The article I read was “How Embedded Technology Is Inspiring Student-Centered Learning” it definitely sparked my curiosity. I think students are motivated by teachers who demonstrate a willingness to learn new things and move out of their own comfort zone. I try and model my own love of learning to the students I teach. I think it is important that students understand that I too am always learning and will also learn from them. By being fearful of the unknown whether it be technology or any other possible barrier; there is an energy that is used up. As the article suggested I am one who is not always comfortable with the technology that is being used. I think it is pivotal to have good systems in place that will allow the learning to take place. Teachers and students need to be supported. Based on the article an example of this is the support systems that the teachers have access to. There is training provided in-house with videos, and activities that allow the teacher to feel more comfortable in their role. Passion and enthusiasm in any subject area is contagious. The students are engaged and excited to learn.
Having immediate feedback with assessment tools allows for early intervention. Whether it be specifically for a student that is struggling on perhaps a concept that needs to be retaught. There is less chance of someone falling through the cracks if problems are detected early.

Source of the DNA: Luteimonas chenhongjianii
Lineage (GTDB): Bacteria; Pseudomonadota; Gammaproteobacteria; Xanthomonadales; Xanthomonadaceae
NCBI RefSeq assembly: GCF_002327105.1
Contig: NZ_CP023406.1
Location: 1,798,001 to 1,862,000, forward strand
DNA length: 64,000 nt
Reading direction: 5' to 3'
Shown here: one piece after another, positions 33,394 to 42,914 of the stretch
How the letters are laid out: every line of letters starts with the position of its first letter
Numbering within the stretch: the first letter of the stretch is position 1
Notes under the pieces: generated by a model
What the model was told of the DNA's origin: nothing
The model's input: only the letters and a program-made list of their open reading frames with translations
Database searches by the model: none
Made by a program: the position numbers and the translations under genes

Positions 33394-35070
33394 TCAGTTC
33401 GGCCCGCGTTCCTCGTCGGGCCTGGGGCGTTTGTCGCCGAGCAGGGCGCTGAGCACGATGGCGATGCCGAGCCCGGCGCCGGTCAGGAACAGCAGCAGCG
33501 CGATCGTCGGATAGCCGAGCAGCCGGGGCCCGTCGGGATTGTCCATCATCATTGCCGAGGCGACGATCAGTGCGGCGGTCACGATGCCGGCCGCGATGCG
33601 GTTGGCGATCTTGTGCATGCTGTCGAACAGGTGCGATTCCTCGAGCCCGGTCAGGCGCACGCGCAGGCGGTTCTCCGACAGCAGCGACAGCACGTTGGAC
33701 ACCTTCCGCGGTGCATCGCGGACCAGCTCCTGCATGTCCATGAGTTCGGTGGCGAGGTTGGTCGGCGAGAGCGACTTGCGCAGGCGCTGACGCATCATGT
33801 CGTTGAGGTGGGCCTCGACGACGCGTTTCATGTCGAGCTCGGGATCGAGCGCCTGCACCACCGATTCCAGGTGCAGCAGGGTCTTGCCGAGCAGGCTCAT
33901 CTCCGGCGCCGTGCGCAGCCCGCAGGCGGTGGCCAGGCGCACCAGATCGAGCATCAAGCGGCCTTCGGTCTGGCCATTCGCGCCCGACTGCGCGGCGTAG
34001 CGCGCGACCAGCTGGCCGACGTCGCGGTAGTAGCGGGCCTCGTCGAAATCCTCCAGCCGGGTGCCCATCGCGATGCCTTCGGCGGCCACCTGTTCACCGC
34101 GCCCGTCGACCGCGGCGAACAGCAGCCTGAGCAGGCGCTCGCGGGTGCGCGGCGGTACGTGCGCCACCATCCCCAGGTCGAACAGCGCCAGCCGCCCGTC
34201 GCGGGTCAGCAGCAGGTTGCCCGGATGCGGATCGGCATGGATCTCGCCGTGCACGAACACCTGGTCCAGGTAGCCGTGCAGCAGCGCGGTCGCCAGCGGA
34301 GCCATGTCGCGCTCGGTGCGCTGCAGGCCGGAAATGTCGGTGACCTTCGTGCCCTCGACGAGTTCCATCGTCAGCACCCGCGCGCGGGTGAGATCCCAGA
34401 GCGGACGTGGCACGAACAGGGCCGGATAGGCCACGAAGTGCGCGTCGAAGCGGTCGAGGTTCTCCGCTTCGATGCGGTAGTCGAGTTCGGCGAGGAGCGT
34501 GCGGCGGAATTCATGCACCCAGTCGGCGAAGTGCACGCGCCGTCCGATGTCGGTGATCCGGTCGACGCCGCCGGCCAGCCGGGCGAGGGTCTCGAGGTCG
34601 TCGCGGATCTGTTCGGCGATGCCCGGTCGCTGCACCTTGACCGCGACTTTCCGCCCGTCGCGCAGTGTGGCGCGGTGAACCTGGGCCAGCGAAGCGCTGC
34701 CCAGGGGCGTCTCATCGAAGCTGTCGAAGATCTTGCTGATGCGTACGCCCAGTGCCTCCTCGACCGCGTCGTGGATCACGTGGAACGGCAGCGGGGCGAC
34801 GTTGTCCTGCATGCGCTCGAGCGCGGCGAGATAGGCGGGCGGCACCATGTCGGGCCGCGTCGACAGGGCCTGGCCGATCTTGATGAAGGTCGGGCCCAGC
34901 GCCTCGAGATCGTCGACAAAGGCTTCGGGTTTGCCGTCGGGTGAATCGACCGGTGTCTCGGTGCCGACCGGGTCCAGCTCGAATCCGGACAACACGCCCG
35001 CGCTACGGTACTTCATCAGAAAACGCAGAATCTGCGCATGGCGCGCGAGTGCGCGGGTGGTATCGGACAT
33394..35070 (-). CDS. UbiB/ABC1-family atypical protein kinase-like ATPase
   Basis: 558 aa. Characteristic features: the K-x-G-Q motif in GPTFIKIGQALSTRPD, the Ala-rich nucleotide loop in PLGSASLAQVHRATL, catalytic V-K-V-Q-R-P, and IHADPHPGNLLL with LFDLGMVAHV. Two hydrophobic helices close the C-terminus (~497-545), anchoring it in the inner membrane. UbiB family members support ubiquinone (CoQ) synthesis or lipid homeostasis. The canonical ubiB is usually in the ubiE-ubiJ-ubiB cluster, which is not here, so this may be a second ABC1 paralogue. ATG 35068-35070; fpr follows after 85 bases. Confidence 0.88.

I also like the fact that there is a standardization. Schools with low income families have access to the same things that higher income families have. Having taught at a regional campus there are certain things that we don’t have access to based on location and funding alone. It is our job to teach what industry demands and because everything is constantly changing keeping up can be a challenge. In a profession such as dentistry where technology and material are very expensive finding the balance can be difficult. In the clinic I work in students are taught how to use radiograph software however there is not a digital x-ray machine. Students only become proficient once they have gone out into industry where they are using it all the time.
Having a vision of the programs goals and having current curriculum is key. I think instructors have to have adequate skills and evaluations processes must be timely and fair. I find this true especially where there a number instructors teaching multiple pieces of courses or clinical experiences. Collaboration is key and when a learning environment models the setting of a real-world patient care the student benefits and identifies what they need to be successful.